The Centers for Disease Control and Prevention (CDC) published a guideline for prescribing opioids to beneficiaries with chronic pain. The guideline is intended to improve communication between providers and patients about the risks and benefits of opioid therapy for chronic pain, improve safety and effectiveness of pain treatment, and reduce the risks associated with long-term opioid therapy, including opioid use disorder and overdose. According to the CDC, opioid use disorder is a “problematic pattern of opioid use that causes significant impairment or distress.” The CDC guideline states that to prevent this disorder, providers prescribing opioids should: (1) prescribe the lowest effective dosage; (2) carefully reassess evidence of individual benefits and risks when considering increasing dosage to more than 50 morphine milligram equivalents (MME) per day; and (3) avoid increasing dosage to more than 90 MME per day or carefully justify a decision to adjust the dosage to greater than 90 MME per day.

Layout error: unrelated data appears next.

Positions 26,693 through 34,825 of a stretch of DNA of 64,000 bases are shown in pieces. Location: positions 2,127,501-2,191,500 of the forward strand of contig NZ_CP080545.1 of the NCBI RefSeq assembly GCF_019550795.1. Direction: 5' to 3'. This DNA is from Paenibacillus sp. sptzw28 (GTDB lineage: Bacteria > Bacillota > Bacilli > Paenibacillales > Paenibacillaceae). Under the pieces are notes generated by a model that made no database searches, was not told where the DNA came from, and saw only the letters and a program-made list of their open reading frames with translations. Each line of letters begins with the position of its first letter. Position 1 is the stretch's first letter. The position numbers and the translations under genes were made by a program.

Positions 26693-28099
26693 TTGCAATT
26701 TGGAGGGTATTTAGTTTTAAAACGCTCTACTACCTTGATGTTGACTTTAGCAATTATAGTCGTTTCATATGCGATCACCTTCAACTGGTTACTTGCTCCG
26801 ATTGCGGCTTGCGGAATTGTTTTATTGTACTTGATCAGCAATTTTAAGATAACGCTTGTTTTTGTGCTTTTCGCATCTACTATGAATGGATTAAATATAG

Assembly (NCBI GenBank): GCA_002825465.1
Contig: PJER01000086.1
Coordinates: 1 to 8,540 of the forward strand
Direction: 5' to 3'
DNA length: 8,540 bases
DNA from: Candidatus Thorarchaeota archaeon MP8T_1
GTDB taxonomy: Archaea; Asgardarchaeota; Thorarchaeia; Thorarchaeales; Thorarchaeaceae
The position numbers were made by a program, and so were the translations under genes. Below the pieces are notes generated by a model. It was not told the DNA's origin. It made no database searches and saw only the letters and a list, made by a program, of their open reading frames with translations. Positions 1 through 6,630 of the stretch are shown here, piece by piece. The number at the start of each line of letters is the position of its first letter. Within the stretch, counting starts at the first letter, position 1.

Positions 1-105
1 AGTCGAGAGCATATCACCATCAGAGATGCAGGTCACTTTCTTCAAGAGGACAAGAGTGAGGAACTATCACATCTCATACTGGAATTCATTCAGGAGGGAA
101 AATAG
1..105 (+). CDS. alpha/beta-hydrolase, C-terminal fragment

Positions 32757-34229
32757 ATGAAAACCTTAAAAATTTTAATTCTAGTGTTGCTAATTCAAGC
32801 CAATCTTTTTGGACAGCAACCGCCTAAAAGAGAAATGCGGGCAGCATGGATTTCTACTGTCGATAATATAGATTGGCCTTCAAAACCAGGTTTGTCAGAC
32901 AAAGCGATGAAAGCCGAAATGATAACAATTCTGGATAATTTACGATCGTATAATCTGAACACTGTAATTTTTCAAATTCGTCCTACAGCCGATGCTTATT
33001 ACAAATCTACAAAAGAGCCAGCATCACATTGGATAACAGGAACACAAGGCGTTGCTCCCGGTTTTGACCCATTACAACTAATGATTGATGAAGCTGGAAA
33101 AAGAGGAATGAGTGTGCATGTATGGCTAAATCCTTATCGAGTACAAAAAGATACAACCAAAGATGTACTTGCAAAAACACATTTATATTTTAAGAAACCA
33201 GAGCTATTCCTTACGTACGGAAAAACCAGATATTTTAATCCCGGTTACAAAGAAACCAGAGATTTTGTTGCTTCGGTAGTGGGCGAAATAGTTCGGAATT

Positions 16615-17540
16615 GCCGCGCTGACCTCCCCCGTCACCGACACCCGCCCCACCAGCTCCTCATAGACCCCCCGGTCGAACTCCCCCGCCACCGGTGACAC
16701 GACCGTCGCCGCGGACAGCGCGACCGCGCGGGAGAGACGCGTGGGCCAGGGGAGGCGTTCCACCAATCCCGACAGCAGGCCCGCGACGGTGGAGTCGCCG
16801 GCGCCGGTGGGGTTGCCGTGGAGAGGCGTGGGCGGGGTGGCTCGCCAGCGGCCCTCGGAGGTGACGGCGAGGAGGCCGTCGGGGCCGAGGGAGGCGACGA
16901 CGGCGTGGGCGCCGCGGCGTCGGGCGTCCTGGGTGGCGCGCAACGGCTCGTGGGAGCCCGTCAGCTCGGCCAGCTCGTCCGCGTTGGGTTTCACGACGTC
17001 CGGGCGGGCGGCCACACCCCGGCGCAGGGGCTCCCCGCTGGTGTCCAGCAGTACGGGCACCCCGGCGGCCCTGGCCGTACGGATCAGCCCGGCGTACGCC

In addition, the Department of Veterans Affairs (VA)/DoD “Clinical Practice Guideline for Opioid Therapy for Chronic Pain” recommends against prescribing opioid doses over 90 MME per day to treat chronic pain. Beneficiaries who are prescribed higher doses of opioids are at higher risk for opioid overdose and overdose death. The VA/DoD guideline recommends that, for beneficiaries prescribed doses equal to or over 90 MME per day, the provider evaluate the beneficiary for tapering to a reduced dose or to discontinue use of the opioid.